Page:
I was walking around my neighbourhood, trying to cool down after a horribly overdue run. And then I passed by three deserted playgrounds.
It’s the March holidays. It’s considered evening this very moment. I would safely say, at this moment a decade ago, the playground would be filled with people queuing up for slides and rocking on the toy horses, even though it doesn’t seem of much fun to me anymore.
I remember how I used to play on swings in these sandy playgrounds, begging my maid to accompany me downstairs to join the rest of the kids who were screaming and shrieking to my envy.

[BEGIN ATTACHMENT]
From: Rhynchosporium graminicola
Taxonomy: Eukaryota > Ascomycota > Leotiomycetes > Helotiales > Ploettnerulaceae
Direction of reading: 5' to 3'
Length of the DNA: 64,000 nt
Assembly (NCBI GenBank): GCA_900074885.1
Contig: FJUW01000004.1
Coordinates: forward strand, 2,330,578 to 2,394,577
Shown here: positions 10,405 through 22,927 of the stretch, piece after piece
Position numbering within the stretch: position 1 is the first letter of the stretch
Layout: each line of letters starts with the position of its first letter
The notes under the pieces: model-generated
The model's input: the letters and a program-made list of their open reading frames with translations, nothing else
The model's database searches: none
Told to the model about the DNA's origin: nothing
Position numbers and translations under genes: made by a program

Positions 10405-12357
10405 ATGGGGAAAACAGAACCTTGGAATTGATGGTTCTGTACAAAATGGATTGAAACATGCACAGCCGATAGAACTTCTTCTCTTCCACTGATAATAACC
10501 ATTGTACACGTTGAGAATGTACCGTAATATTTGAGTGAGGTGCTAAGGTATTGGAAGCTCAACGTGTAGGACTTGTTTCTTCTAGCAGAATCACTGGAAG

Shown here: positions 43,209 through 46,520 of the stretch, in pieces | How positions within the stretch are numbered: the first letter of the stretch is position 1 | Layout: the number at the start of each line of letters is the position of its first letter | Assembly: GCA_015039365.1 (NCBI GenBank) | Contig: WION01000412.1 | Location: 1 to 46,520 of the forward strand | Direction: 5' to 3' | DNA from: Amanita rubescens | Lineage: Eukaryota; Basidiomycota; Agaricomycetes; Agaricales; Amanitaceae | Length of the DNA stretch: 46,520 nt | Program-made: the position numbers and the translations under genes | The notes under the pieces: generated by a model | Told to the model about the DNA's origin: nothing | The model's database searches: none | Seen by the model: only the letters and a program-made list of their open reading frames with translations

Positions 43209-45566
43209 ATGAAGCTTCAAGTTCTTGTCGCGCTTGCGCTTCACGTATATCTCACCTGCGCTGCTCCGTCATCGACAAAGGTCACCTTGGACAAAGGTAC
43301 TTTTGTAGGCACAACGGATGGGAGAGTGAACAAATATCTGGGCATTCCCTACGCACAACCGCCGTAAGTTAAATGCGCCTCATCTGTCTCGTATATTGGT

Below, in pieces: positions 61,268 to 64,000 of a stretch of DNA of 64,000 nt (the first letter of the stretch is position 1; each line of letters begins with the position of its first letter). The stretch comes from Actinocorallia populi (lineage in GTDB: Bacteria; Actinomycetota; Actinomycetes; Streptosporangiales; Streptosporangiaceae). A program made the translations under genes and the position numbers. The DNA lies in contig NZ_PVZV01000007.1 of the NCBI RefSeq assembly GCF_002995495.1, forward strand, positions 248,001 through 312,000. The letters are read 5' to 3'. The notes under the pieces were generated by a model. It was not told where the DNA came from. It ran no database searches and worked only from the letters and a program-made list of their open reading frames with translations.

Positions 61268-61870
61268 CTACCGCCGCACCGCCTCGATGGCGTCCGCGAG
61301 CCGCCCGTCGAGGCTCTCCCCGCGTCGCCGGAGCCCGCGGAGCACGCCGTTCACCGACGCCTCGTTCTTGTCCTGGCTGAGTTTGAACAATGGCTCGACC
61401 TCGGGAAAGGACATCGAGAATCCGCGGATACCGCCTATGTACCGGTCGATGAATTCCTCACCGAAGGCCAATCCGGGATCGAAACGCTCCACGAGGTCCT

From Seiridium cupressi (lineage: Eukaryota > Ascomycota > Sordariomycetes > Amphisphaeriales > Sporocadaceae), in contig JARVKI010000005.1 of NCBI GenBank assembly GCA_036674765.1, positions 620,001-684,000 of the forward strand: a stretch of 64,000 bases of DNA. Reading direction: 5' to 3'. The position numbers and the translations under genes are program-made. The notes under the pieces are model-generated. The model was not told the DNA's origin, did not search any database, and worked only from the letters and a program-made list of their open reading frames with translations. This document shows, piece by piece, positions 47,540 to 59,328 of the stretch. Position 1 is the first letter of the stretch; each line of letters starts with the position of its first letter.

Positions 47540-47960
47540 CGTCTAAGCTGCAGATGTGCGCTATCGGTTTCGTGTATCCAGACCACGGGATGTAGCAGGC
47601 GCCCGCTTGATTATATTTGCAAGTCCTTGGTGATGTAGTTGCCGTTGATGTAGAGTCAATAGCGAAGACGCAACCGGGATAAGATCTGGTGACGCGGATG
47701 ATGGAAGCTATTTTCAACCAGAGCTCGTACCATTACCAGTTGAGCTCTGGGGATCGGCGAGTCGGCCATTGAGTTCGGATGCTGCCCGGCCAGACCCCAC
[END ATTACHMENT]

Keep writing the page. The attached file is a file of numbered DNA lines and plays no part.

I remember how I insisted on bringing my bicycle along to the hawker centre even though it was a hassle to carry it down staircases when my neighbourhood wasn’t handicapped-friendly yet (problematic child alert).
I remember how kids my age played with sparklers every festive holiday and how I’d gaze down from the window, wishing I could join them. Throwing paper balls down through my metal-grilled windows as messages to my neighbours expressing my resentment, because I wasn’t allowed to leave the house after 8pm.
And I wonder, at this time and age, whether mobile devices and enrichment classes starting from ages as young as three are robbing children of their childhood.